Amanda Knox’s Vice Facebook Show Isn’t About True Crime, But About Feminism
The basic premise of The Scarlet Letter Reports sounds like the programming might venture into true-crime bad taste, but, believe it or not, Amanda Knox’s Facebook show actually sounds smart and fascinating. The Cut reported that, according to a press release from Vice, The Scarlet Letter Reports will be a five-episode series that will be developed by the media company's female-focused website, Broadly, and will drop on Facebook Watch. And, given the choice of presenter, it's no surprise that The Scarlet Letter Reports will take a critical look at how women get demonized by the media.
Knox's story, by now, is infamous. While studying abroad in Italy in 2007, Knox's roommate, Meredith Kercher, was found dead in their apartment. Knox was charged with the murder and sentenced to 26 years in an Italian prison before being freed and acquitted in 2011, after four years behind bars. She then returned home to America, where, in January 2014, she was retried in absence (though she was represented) and found guilty again by the Italian court; the case was appealed by her lawyers, and she was fully exonerated by in March 2015.
As The Independent has previously reported, Knox was victimized by the press, with them reporting that the Netflix documentary about her trial, Amanda Knox, showed "packs of photographers hounding the people involved in the case." They also allude to the fact that it was a Daily Mail journalist who coined the nickname Foxy Knoxy for her when he found it on her MySpace profile; that was something that didn't help the case, which had already became sexualized after the British tabloid became one of the first to report that the police claimed that Kercher's death was the result of a sex game that had gone wrong.
Knox said of the new show in the Vice press release, "While on trial for a murder I didn’t commit, my prosecutor painted me as a sex-crazed femme fatale with magical powers to control men. The tabloids loved that story. So did the public. So did the jury. I lost years of my life to prison because of two-dimensional and misogynist stereotypes." She continued, “In The Scarlet Letter Reports, I’m hoping to re-humanize others who have been similarly shamed and vilified, and elevate the standard for how we think and talk about public women.”
According to the press release, she will interview women like model/businesswoman Amber Rose and rape survivor Daisy Coleman. These both seem like smart picks. Popcrush reported that Amber Rose remembered "years of bullying" after her break-up with boyfriend Kanye West. West also bad-mouthed his ex after their break up, with Affinity reporting that The Life Of Pablo star stated, "It’s very hard for a woman to want to be with someone that’s with Amber Rose… I had to take 30 showers before I got with Kim." These comments would have been deeply misogynistic in any context, but the fact that Rose was a former stripper turned model implied that the rapper viewed her as sullied by her past career.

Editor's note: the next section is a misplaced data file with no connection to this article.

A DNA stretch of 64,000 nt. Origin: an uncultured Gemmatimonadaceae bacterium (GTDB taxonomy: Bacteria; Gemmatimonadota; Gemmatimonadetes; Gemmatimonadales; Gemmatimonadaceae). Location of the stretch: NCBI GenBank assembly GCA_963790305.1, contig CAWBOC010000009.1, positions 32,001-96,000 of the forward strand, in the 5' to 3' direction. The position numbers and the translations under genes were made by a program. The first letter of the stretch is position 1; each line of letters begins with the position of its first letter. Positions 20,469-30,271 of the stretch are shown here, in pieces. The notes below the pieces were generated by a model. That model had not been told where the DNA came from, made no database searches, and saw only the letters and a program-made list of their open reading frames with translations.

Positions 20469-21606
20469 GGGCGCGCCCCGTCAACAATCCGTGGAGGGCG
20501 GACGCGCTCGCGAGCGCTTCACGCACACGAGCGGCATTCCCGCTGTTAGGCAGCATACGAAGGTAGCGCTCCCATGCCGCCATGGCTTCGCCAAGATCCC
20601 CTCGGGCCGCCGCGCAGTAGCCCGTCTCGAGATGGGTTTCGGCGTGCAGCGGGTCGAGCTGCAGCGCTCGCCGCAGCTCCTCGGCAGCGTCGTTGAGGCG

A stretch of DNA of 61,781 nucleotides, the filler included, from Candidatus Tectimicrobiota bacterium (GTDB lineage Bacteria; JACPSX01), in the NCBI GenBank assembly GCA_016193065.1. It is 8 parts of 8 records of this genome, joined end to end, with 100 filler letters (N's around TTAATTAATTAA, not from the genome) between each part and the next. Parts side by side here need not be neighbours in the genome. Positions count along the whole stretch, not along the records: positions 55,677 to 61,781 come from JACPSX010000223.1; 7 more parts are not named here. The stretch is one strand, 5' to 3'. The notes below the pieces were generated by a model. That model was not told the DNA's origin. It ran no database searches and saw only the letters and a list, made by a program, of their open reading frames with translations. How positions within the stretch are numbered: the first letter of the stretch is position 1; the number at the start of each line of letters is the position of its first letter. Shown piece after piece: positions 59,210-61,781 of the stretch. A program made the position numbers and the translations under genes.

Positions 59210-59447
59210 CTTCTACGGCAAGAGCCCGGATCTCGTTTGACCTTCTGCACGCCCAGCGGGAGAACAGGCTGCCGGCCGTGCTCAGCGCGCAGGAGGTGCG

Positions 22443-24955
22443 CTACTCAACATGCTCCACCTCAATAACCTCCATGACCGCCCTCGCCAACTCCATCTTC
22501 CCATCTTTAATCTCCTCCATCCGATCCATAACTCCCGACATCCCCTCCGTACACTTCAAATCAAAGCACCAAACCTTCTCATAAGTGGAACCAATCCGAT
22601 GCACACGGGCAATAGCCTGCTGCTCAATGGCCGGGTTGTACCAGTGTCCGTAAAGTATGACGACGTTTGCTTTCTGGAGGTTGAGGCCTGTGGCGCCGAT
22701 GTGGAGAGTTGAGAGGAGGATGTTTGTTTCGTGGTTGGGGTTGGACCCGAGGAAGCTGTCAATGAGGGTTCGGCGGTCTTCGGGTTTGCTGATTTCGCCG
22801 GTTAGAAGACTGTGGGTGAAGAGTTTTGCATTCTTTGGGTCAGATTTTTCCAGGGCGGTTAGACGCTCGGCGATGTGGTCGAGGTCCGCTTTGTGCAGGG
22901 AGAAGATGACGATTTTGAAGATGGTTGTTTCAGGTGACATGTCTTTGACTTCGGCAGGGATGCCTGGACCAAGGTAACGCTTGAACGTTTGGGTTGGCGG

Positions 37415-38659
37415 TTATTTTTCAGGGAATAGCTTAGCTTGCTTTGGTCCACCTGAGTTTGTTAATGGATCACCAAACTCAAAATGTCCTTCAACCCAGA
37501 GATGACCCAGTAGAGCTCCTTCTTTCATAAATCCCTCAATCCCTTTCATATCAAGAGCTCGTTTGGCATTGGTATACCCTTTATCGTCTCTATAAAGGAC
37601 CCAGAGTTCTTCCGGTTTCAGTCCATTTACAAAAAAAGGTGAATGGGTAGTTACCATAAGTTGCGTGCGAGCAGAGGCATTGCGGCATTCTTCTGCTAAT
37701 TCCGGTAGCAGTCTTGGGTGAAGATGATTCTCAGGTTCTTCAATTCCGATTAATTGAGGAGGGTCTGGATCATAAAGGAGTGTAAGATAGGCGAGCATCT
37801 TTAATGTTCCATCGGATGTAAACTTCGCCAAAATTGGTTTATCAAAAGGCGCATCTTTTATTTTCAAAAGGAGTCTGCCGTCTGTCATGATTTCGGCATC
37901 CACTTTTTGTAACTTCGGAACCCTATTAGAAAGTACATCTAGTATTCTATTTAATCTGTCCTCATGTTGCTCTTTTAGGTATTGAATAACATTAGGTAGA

Coleman also makes sense as a woman who's been victimized by those around her. When she claimed that she was raped in 2012 when she was just 14-years-old, after consuming what she thought was just a shot. According to her story on xoJane, after she drank the shot, "it was like I fell into a dark abyss. No light anywhere. Just dark, dense silence — and cold." Following her alleged rape, Coleman reports that she was suspended from the cheerleading squad, her peers told her she was "asking for it," and social media posts attacked her as a liar.
The Kansas City Star reported in 2014 that Coleman's mother Melinda lost her job, and that the case sparked outrage in the community against the victim rather than the accused perpetrator Matthew Barnett, forcing the family to move to Albany. Barnett, who was 17 at the time of the incident and who had previously admitted to having what he considered consensual sex with Coleman, pled guilty to a misdemeanor charge of child endangerment in January 2014 and was sentenced to two years' probation, CNN reported. According to his attorney, the misdemeanor "accurately reflects the conduct of which he should be held accountable for."
As these cases suggest, women get victimized for any behavior that doesn't cohere to a mainstream vision of how "good" women should act, whether that's stripping for money or speaking up about sexual assault. As such, Knox's television show feels like it will be a force for change, challenging one dimensional perceptions of women. True-crime bad taste it certainly is not.
If you or someone you know has been sexually assaulted, call the National Sexual Assault Telephone Hotline at 800-656-HOPE (4673) or visit online.rainn.org.